But a performance like he had is something the attack has been working hard for. After senior Malachy McAvoy (four goals, two assists) got things going with back-to-back scores, Grillo put away three straight goals in just 1:37 of game time.

The first came off a flick from Pallonetti. Grillo grabbed the ball for mere milliseconds before rocketing the ball into the netting from 10 yards out. His third goal came when he was caught off guard by a shifting defender, found a diagonal lane toward the right side of the cage and fired over his shoulder and behind his back while he raced past it.

Michael Giaquinto dashes into Northport’s zone after winning a face-off. Photo by Desirée Keegan

“I always try to have a quick, smooth transition from when I receive the ball to when I release it,” Grillo said. “It helps to make what I’m going to do less predictable. I always love to shoot from all different angles and areas of the field. It makes me more dangerous as an offensive player, and I’ve practiced these different shots many times over the years in order to be able to execute them during a game.”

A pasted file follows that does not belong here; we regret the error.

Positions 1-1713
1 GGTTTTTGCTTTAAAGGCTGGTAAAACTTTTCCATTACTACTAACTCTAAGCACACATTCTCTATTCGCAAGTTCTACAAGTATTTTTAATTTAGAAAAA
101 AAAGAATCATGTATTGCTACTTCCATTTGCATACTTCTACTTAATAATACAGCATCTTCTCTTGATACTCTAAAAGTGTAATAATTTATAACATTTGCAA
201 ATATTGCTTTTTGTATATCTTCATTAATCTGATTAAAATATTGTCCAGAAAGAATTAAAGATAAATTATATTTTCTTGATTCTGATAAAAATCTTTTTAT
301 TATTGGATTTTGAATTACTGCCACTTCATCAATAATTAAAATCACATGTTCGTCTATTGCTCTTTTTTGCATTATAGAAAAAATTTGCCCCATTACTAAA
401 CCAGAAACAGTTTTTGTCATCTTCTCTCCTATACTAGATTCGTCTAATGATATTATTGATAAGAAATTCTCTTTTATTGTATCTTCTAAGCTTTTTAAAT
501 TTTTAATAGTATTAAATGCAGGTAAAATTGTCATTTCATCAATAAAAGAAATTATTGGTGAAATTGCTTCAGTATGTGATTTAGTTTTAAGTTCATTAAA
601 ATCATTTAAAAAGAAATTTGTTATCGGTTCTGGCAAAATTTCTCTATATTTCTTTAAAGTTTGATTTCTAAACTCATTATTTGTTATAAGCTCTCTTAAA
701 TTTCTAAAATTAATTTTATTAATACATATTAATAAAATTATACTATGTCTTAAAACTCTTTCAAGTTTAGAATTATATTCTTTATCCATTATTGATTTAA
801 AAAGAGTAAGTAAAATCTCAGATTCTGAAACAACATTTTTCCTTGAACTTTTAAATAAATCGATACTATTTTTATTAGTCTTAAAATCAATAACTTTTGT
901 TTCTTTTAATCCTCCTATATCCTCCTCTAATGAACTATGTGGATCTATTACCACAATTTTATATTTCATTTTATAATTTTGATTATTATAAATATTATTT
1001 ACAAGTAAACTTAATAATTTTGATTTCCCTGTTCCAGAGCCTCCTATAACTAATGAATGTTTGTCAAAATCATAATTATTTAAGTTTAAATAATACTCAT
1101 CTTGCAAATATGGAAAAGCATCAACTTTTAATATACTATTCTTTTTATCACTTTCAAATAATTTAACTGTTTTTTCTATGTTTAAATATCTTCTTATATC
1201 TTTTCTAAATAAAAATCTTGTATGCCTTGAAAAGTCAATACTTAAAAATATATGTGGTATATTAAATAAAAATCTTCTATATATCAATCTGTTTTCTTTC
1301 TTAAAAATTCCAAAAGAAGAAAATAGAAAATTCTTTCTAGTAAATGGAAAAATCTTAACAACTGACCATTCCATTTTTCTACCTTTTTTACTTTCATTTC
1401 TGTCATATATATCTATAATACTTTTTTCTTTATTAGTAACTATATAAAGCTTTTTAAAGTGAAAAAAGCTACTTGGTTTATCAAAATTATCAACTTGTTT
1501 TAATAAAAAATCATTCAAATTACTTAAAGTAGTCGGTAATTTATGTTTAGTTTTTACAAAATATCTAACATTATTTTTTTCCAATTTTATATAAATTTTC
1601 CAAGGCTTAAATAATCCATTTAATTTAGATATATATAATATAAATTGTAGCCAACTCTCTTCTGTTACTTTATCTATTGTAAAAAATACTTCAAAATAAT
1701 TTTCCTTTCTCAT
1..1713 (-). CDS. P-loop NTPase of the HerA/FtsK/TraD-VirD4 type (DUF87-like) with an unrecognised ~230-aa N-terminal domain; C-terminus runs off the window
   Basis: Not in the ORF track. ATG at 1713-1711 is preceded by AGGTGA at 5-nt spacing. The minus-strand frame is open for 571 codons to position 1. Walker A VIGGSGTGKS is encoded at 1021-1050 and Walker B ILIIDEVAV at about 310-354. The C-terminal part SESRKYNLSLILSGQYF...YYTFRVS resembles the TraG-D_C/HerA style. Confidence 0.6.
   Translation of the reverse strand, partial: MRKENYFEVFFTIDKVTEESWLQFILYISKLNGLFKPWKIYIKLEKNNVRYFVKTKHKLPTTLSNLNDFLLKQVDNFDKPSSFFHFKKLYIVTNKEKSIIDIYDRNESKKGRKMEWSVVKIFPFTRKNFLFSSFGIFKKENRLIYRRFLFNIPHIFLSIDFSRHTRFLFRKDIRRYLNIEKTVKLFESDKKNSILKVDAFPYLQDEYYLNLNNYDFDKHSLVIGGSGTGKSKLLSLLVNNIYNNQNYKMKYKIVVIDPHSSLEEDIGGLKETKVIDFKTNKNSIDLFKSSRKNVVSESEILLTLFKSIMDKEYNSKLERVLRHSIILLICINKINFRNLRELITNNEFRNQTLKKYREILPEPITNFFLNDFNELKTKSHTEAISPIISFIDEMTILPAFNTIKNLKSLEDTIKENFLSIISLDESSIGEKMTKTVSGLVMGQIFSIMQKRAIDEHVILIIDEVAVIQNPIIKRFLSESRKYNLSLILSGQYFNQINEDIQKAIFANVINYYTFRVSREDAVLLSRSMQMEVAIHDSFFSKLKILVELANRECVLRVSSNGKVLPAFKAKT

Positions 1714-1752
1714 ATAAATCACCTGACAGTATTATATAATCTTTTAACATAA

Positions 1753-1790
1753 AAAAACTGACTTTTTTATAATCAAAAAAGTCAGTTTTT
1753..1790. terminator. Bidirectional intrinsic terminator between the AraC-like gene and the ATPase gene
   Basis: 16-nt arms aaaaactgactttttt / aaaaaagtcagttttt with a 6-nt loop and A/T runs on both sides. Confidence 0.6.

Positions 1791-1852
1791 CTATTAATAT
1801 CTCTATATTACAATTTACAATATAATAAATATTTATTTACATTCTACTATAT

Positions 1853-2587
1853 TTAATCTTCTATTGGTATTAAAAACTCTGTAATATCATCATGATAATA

Head coach Jay Negus said his captain’s capabilities don’t surprise him.

“I expect that from him,” Negus said. “He practices hard and spends a lot of time with his stick.”

Pallonetti (two goals, four assists), who helped on McAvoy’s hat trick goal that put Ward Melville (10-1) up 8-0 to end the first quarter, scored what would end up being the game-winning goal at the 3:32 mark of the first quarter.

“We have built a very strong connection,” Grillo said of working with his junior teammate. “We are always looking for each other — helping each other get good looks. Today he did a very good job of keeping his eyes up and moving in, once he drew the slide, which really helped our offense out.”

Liam Davenport maintains possession as he crosses midfield. Photo by Desirée Keegan

Giaquinto was 20-for-20 on faceoffs, winning possessions early that grew to be crucial when the Patriots’ bench players stepped in to compete in the second half, up 15-0.